By the time the fifteen minutes were up, I had gone so far around the rock formation that I realized I wasn’t on a trail to a campground. I was on the trail that circles the rock. I decided I might as well just go on around; it would probably be shorter that way.

Turtle Rock - That's one big turtle!

Turtle Rock – That’s one big turtle!

Before long, however, I started having doubts. The trail went higher and higher. Sometimes it would disappear for ten or twenty feet, but I always seemed to find it again. I knew where the sun was and had a good idea of the direction I was headed. I knew I was going the right way, but I couldn’t figure out how the trail leading up the mountain, was going to get me back to my car 8,500 ft. below.

I walked on, and as I did the song the pastor had chosen for the prelude on Sunday floated through my mind:

“Be Thou Exalted forever and ever,

“God of Eternity, the Ancient of Days!

“Wondrous in wisdom, majestic in glory,

“Humbly we come to Thee our homage to bring.”*

I hummed it. I whistled it. I sang.

On and on the trail went, always bending just enough in the right direction to encourage me, but never quite convincing me it was going where I was going. Finally, I came to a fork in the path. It was a pretty spot. A small waterfall cascaded into a little pool of water that spilled into a creek, which tumbled down the hillside. Here, after nearly two hours of walking, was the first trail marker I had seen on the entire trek. But it was pointing in the direction from which I had come. I looked at it from several different angles, trying to decide which trail was supposed to be seeing it. It seemed like you should see it coming from the falls, but I didn’t see a path there. On the other hand, a very clear path came up behind it. So, deciding this was a switchback in the trail, I followed that clear path.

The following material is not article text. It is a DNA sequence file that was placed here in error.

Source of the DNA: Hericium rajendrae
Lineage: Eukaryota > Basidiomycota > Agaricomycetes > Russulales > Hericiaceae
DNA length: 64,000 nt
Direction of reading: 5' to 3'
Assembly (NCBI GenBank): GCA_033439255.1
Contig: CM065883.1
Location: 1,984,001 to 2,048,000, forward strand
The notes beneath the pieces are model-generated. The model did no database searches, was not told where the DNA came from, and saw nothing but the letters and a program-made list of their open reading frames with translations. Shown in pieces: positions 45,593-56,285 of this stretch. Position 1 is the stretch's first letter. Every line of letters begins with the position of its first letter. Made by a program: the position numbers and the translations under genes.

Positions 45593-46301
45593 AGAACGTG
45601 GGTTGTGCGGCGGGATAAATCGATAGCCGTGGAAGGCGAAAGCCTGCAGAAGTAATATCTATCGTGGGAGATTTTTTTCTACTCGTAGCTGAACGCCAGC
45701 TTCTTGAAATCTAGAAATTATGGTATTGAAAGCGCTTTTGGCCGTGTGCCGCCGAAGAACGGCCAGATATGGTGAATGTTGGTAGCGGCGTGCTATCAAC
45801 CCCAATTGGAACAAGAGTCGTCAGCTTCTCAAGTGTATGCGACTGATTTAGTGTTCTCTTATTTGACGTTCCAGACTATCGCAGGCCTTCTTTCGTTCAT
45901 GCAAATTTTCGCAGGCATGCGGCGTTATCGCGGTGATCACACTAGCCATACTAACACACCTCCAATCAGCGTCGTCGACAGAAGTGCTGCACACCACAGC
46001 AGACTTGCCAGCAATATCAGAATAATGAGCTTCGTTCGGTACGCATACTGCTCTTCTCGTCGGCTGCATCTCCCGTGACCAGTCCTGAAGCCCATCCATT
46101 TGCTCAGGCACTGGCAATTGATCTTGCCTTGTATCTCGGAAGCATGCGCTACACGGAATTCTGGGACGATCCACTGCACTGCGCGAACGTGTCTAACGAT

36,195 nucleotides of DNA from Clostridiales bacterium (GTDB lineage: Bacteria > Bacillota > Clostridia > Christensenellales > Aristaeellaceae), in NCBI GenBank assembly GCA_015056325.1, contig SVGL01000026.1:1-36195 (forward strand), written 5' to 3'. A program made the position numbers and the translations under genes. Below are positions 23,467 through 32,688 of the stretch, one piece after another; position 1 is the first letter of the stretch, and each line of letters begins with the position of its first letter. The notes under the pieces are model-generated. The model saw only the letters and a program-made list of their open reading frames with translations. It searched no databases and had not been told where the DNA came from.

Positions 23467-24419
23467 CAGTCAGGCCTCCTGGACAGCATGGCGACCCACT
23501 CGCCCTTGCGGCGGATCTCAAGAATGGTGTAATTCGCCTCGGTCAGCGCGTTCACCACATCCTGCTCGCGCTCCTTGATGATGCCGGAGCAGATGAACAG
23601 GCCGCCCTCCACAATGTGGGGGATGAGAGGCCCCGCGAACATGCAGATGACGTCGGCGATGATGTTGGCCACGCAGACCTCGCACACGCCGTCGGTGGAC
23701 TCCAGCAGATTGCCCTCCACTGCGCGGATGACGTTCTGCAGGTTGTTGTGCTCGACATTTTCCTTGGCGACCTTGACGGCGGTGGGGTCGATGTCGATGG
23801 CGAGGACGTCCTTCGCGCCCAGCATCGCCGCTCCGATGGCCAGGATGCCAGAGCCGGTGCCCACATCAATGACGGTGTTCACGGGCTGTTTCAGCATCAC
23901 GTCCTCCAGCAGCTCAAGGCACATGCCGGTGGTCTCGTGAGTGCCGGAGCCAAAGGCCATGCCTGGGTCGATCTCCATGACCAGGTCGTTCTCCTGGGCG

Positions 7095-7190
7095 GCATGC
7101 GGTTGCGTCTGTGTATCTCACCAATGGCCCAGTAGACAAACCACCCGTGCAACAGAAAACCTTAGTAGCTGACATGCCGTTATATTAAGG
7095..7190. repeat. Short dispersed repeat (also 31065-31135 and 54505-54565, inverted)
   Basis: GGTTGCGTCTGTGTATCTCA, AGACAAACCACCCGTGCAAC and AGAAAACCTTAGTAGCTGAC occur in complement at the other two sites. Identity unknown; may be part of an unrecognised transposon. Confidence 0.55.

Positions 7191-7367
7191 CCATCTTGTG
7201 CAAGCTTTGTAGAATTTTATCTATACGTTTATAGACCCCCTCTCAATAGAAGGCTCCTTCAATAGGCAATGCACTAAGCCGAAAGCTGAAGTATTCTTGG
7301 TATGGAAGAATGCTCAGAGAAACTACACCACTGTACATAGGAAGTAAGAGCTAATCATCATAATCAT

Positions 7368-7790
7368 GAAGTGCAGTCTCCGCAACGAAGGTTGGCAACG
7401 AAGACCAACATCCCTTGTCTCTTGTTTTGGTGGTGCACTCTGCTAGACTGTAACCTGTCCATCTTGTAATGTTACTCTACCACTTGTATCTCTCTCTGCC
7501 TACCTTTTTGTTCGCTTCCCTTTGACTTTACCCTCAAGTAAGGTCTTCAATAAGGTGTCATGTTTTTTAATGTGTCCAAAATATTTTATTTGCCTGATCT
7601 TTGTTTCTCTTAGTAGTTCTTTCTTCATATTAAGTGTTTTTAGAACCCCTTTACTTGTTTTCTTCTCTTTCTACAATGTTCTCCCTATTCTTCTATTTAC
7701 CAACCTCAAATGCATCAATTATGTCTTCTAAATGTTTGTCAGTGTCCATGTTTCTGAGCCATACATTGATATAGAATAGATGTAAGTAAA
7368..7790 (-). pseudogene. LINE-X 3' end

In just a few minutes, I began to feel a sense of relief. I was going down! I rounded a corner and found myself at a small dam. I crossed the dam and instantly realized I was not on the trail. I was on a service road. At first, this fact encouraged me. I might meet up with other travelers on this road. But the further I went, the more I came to realize that the road had been abandoned. Grass, horsebrush, and sage were thick between the tire ruts. The bushes along the road showed no evidence of having been snagged by a vehicle. I tried to convince myself that one bush had lost the leaves on the tips of the branches hanging out over the road, but—it’s October. I walked on, still singing:

“Be Thou exalted by seraphs and angels,

“Be Thou exalted with harp and with song;

“Saints in their anthems of rapture adore Thee,

“Thine be the glory forever, Amen.”

The road opened out onto a large, spreading meadow. As I jumped over a small stream, I looked ahead. I could see the dirt road following the eastern most edge of the meadow and then curving around to go full west on the other side. By now, I was convinced I was not where I was supposed to be. It was well past the time I’d allotted myself. I had work to finish up and I HAD to get to my car before 8 p.m. I didn’t want to sleep in my car in a campground that I had yet to find. I looked at the meadow and made the decision any person who knows the shortest distance between two points is a straight line, would have made—I cut across the field.

The place where I had crossed the stream was its regathering point. Upstream the creek had spread itself across the full width of the lowest part of the meadow. The part I was crossing. Soon I was ankle deep in cold, mountain spring water.

Even though I came out wet, when I looked back across the meadow,  I realized that, just like many of life's trials, it was one of the most beautiful places I had seen.

Even though I came out wet, when I looked back across the meadow, I realized that, just like many of life’s trials, it was one of the most beautiful places I had seen.

Soon enough, I slogged back up onto the road and trod on, my feet sopping. After about ten minutes, I came to another fork in the road. Here, there was a sign. It had numbers on it: numbers that wouldn’t have helped me even if I had brought along the rather useless map provided at the park entrance.

I continued west, knowing that was the direction I needed to go. About ¾ of a mile and one very long hill later, I saw a gate, a parking lot, and a black truck…

Just beyond the parking lot was another crossroad. Again, I continued west, praying, “Lord, please help me to know which way to go. Help me to see familiar rock formations or landmarks.” I came through a shallow valley with several roads and paths leading off of it. I ducked down a short trail to see if I could see anything from the top of the ridge, but all I could see was trees. Wasting no time, I hurried back to the road and resumed my original direction.